- Fruit smoothies with added fats via nuts/nut spreads, seeds/tahini, coconut milk, full fat yoghurt
- Bliss balls (hopefully made in late pregnancy) – energy dense with fats from nuts/seeds/coconut oil plus sugars from dried fruits (e.g dates, figs, apricots, bananas) and perhaps some protein powder mixed in
- Dried fruit or nuts on their own
- Muesli bars (although I’ve seen many mums give up on the effort required to chew these! One woman spat it out all over the floor just as another contraction was coming. It was a pretty funny moment we all giggled about afterwards). Lesson: Sometimes its better to cut them up into small pieces that’s not too much in her mouth at once
- Sesame bars, sesame snaps
- For the sugar hit; lollies to suck on, jelly snakes/beans, any personal favs
- DRINKS – Water is ideally alternated with coconut water, electrolyte drinks (avoid the REALLY high sugar ones if you can), diluted fruit juice, chilled herbal teas (Peppermint is nice and refreshing, Raspberry Leaf or Birth Ready)
- Cold drinks or those with ice are appreciated once you’re at the hot and sweaty point of labour ie. close to or past transition.
- Aim for 250-300ml per hour. Remember to empty your bladder every 1-2 hours too.
Your mouth and lips often get very dry in labour, especially from all the outward breaths (or moans, or birth song) through the mouth.
So remember the lip balm and see my Doula Tips below.
⭐⭐⭐ SECOND STAGE / PUSHING STAGE
Women are typically beyond wanting to eat anything throughout this period. It’s mostly about staying hydrated and cool.
So electrolyte ice cubes to suck or bite on are appreciated. As are any chilled/iced drinks mentioned in active labour.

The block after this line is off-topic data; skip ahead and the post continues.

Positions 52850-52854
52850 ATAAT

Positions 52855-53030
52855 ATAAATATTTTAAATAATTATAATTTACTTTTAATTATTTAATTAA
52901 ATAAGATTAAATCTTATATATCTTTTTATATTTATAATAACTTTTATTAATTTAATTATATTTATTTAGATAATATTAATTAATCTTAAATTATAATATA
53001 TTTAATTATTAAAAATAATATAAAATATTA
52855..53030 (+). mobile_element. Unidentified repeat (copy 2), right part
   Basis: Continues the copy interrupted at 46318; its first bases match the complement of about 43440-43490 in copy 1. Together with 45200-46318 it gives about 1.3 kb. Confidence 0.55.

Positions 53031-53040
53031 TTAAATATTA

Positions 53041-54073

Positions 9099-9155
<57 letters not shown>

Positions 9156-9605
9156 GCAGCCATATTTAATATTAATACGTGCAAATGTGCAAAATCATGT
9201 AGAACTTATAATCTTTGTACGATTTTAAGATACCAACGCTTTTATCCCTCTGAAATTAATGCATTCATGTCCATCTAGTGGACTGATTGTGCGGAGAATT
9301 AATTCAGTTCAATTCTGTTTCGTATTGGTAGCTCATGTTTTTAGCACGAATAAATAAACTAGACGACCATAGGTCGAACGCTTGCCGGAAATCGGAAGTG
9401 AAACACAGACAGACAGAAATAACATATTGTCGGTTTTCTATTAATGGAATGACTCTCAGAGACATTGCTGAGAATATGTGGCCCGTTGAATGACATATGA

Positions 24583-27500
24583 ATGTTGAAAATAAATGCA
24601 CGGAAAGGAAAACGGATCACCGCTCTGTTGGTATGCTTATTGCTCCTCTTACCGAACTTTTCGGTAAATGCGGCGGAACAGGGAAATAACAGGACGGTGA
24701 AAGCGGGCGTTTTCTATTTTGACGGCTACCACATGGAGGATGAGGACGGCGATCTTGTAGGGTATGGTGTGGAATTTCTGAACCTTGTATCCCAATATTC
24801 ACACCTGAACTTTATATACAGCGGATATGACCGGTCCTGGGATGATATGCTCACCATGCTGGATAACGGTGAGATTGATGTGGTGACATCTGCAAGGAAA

A sip of water/electrolyte drink/diluted juice after every 1-2 contractions is often appreciated. The hardest work is ahead.
3. THE POWER OF ELECTROLYTES
Electrolytes are tiny particles that carry electrical charges. They serve many roles throughout the body and are required for optimal functioning.
When you sweat, which you’re likely to do in labour or vomit (more about this soon) they play key roles in keeping water balanced both inside and outside of cells. This balance helps your muscles (e.g. uterus) functioning optimally.
Replenishing electrolytes via a sports drink or an electrolyte powder helps to replenish your mineral losses; but electrolytes also help make the most of your water. This is the key to proper hydration.
⭐ You can’t be adequately hydrated, without balanced electrolytes ⭐
Sports drinks high in sodium, potassium, magnesium and calcium can actually help you retain your fluids. With an optimal fluid balance, you get optimal performance.
- Sodium – maintains fluid balance
It’s easily lost through sweat and excessive loss can lead to muscle cramps. It’s required for maintaining fluid balance, nerve function, muscle contractions and acid-base balance.
- Potassium – prevents cramping
Potassium works with sodium to help alleviate and prevent muscle cramps. Some is lost through sweating, not as much as sodium.
- Calcium – regulates muscle contractions
The most abundant mineral in the body, it serves many roles both in normal bodily functions, and athletic performance. It’s involved in all types of muscle functions and contractions. It’s also involved in the synthesis and breakdown of muscle and liver glycogen to be used as fuel stores.
- Magnesium – relaxes muscles
Similar to how sodium and potassium function together, magnesium and calcium do the same. Calcium is essential for muscle contractions; magnesium aids in helping muscles relax. So the balance between the two is very important.
Over 80% of the women I’ve been with have vomited during labour.
I’ve got pretty good at knowing when it’s coming. I can also whip those ‘spew bags’ into action in a nanosecond.